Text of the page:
Page 249. "If you succeed at your check, you can continue treating the target to grant additional healing. If you treat them for a total of 1 hour, double the Hit Points they regain from Treat Wounds."


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Elaserdar wrote:


Maybe Im just butthurt because the "free" healer's kit uses are way more effective than my crappy 1d6 alchemist elixirs :p

I mean, except for the part where it takes 10 minutes/1 hour to administer this healing and 2 actions to draw and chug an Elixir.


Import the stamina system from Starfinder. Medicine heals stamina as normal, but not HP. HP recovers from natural healing and magic.

The conversion shouldn't be too difficult. A Starfinder dwarf soldier gets 6hp for ancestry, 7 from class, and 7 stamina.

A dwarf fighter in 2e gets 10hp for ancestry and 10 for class. That seems like a pretty straightforward conversion.


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Edge93 wrote:
Elaserdar wrote:


Maybe Im just butthurt because the "free" healer's kit uses are way more effective than my crappy 1d6 alchemist elixirs :p

I mean, except for the part where it takes 10 minutes/1 hour to administer this healing and 2 actions to draw and chug an Elixir.

Also that investing in Medicine is a permanent dedication of character resources where an Elixir is just what you decided you wanted to make today.


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I ran a one shot yesterday with a houseruled Warforged that can treat wounds on themself every 10 minutes at level 1 (vs level 3 for a medic character. The limitation is that it only works on them vs other people and THEY have to take the feat). It meant that when the Warforged got down to 1 HP in a combat, they didn't need to stop for the day. They could instead take 30 minutes to repair the Warforged. What this also meant was that 30 minutes in game time passed.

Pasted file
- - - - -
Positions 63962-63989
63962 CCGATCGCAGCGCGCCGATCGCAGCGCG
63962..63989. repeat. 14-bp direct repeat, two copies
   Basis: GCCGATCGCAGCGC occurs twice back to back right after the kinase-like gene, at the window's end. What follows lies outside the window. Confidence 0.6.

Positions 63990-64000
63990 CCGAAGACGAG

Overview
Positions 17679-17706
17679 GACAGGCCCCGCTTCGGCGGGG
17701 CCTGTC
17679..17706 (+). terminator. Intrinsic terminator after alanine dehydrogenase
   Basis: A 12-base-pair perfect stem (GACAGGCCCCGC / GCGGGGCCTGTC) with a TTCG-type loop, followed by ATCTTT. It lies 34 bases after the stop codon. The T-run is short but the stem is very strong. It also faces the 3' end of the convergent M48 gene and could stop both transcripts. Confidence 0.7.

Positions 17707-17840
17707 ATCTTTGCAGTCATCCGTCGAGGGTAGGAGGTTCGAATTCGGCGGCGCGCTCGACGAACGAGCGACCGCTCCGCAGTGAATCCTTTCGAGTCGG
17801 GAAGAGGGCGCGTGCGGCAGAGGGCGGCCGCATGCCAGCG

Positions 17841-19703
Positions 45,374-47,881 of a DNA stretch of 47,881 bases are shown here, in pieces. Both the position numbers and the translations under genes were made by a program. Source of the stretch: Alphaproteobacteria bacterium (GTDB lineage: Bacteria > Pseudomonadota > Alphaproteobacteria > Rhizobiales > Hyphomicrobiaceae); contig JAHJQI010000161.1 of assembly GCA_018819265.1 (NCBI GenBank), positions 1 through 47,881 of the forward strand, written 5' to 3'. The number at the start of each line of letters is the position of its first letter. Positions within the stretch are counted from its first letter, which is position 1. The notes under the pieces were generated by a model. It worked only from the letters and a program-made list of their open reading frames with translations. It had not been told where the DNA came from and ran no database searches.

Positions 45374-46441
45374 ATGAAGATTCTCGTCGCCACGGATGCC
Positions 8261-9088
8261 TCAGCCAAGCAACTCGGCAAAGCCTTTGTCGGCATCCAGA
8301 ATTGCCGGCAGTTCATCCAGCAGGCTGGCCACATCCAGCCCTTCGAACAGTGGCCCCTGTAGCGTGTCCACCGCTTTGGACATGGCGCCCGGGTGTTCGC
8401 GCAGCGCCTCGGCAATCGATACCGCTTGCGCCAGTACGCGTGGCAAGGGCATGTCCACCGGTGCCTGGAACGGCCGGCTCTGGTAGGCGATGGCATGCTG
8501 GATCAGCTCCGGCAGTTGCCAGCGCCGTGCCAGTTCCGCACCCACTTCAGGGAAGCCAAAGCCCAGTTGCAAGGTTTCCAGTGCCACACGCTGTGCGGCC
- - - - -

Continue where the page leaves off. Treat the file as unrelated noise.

I'm using a tension pool system (from this website) which means a complication occurs effectively every hour. Sure enough they were able to treat their own wounds, but then they had to hide when enemy came. They were able to remain hidden so the enemy went by without a fight. But then they had a prisoner they had to do something with.

Basically what I'm saying is that if you make IG time meaningful in an adventure then that medic spending an hour or five treating people's wounds means that there are consequences for doing so. It doesn't need to be a ticking clock (I had a series of random encounters that we would cycle through). But so long as in game time is meaningful then it actually matters if they take the time to treat their wounds.

And if you can't be bothered making time matter, does it matter if they can get to full between fights? Just keep that in mind when constructing your adventure.


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Elaserdar wrote:
Loreguard wrote:

I remember being disappointed with the video-game feeling of HP in another recent game, and was very happy to see a selection of a few different optional rules to make injury a bit more serious, allowing for a bit grittier setting, for people who wanted that.